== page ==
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South Africa’s request for a $750 million (R11.4 billion) development policy loan has been approved by the World Bank Group‘s Board of Executive Directors (DPL). The decision does, however, adds to an already ridiculously high debt.
Nonetheless, according to the National Treasury, this loan will help the South African government accelerate its COVID-19 response. An initiative that aims to protect the poor and vulnerable from the pandemic’s adverse socioeconomic effects while also promoting a resilient and sustainable economic recovery.
The equation could appear a bit concerning to the average citizen for various reasons. One reason could be that the national debt is paid via TAX and VAT. Therefore, if the loan is only aimed at a specific initiative and not the country as a whole, should you be responsible for the owing amount?
Moving on, the DPL states that it supports South Africa’s Economic Reconstruction and Recovery Plan (ERRP), which is well-aligned with the World Bank’s Crisis Response Approach.
“The World Bank budget support is coming at a critical time for us and will contribute towards addressing the financing gap stemming from additional spending in response to the COVID-19 crisis,” says Dondo Mogajane, Director-General of National Treasury of South Africa.
Furthermore, Mogajane claims that it will help address the immediate challenge of financing critical health and social safety net programs while jointly developing the country’s economic reform agenda to rebuild better.
However, even though the funding appears to be a low-interest loan, the states that it will contribute to the “government’s fiscal relief package” while simultaneously “reinforcing South Africa’s decisions on how to best provide relief to the economy and those most impacted by the current crisis.”
But in a country rocked by the pandemic at all levels of society—how does the government determine the benefactors? I guess time will tell.
Moreover, when looking at the South African Government’s track record, two principal issues jump out.
Firstly, South Africa is already saddled with massive debt, and the National Treasury has not provided clarity on the loan’s terms.
As a result, Dr Dion George, the Democratic Alliance’s Shadow Minister of Finance, stresses, “In the absence of a loan programme document from the World Bank or an explanatory note from Treasury, South Africans have no way of knowing the purpose of the loan and the associated repayment terms.”
Dr George further highlights that South Africa’s considerable national debt burden already sees R303 billion per year paid to service debt. “We therefore cannot afford to take on additional debt with no plan to boost economic growth,” Dr George emphasises.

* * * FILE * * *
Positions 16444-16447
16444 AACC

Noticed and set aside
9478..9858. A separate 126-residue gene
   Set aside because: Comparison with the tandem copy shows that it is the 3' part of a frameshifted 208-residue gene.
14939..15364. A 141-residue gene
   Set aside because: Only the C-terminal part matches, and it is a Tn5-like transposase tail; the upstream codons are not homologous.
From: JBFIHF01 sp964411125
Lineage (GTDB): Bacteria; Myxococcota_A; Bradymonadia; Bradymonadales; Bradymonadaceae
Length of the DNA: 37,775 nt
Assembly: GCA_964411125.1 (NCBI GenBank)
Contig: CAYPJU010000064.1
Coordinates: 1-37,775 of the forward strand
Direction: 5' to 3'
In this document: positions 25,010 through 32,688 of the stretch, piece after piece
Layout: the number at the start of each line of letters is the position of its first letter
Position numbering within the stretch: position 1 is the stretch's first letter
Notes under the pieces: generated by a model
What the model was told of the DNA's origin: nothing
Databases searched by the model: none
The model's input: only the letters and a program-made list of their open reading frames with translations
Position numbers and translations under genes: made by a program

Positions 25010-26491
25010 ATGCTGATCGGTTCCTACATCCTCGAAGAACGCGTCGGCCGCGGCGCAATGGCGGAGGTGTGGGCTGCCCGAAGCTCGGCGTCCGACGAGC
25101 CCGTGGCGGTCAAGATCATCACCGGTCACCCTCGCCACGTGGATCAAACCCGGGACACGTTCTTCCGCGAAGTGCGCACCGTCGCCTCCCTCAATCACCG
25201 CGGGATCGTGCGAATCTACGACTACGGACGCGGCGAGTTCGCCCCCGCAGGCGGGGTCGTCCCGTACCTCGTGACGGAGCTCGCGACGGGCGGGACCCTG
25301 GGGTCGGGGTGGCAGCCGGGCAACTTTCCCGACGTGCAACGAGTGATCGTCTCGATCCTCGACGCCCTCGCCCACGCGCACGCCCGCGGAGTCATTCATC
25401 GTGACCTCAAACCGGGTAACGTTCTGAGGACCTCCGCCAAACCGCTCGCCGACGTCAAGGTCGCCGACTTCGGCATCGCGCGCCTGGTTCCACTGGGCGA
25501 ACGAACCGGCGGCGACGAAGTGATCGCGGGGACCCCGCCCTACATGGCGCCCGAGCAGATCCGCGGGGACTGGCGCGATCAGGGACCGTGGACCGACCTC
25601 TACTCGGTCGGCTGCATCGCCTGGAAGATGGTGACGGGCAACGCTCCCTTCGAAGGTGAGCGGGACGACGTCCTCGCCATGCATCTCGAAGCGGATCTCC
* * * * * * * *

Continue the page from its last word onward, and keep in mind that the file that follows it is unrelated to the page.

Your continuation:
With the debt to GDP ratio currently standing at over 70%, he states that South Africa faces the real risk of falling into a debt spiral that can trigger a sovereign debt crisis.
“It is therefore important that the government holds the fiscal line and does not increase the country’s debt exposure.”
As a democratic country, Dr George believes that the Minister of Finance, Enoch Gondongwana, must at the very least clarify how the loan will be spent and repaid.
“The current debt level is already crowding out service delivery to the most vulnerable members of society and accruing debt for consumption will result in stagnation at best,” he declares.
For South Africa, the prospect of becoming ensnared in a debt trap is an authentic looming reality. Additionally, more debt will not solve South Africa’s economic problems.
To sort out South Africa’s socioeconomics, Dr George states that resolving incoherent economic policy and addressing staggering levels of corruption are required. He believes that pragmatic economic policy is needed to attract investment capital and accelerate economic growth.
Outraged at the loan, the Economic Freedom Fighters (EFF) have also stepped up, claiming that they reject the loan with contempt.
In a statement, the party stressed, “National Treasury reasons for the loan are unrelated, difficult to follow and purely misdirected in the absence of coherent and clear economic reform.”
On top of this, the EFF states that it maintains that South Africa does not have economic reform policy. “The National Treasury claims to be leading economic recovery and reform. However, the latest GDP figure of -1,5% decline, unemployment of 34.9% and the collapse of public finances mired by irregular, unauthorised and fruitless expenditure tells a story of incompetence, mismanagement, and the complete government failure.”
With these concerning figures in mind, the EFF says it has written to the Chairperson of the Finance Standing Committee to demand an urgent meeting and answers from the Finance Minister.
“These senseless and irrational loans are nothing but our sovereign and future bondage to the control and ownership of rating agencies, financers, and the Washington Consensus,” the EFF concludes.
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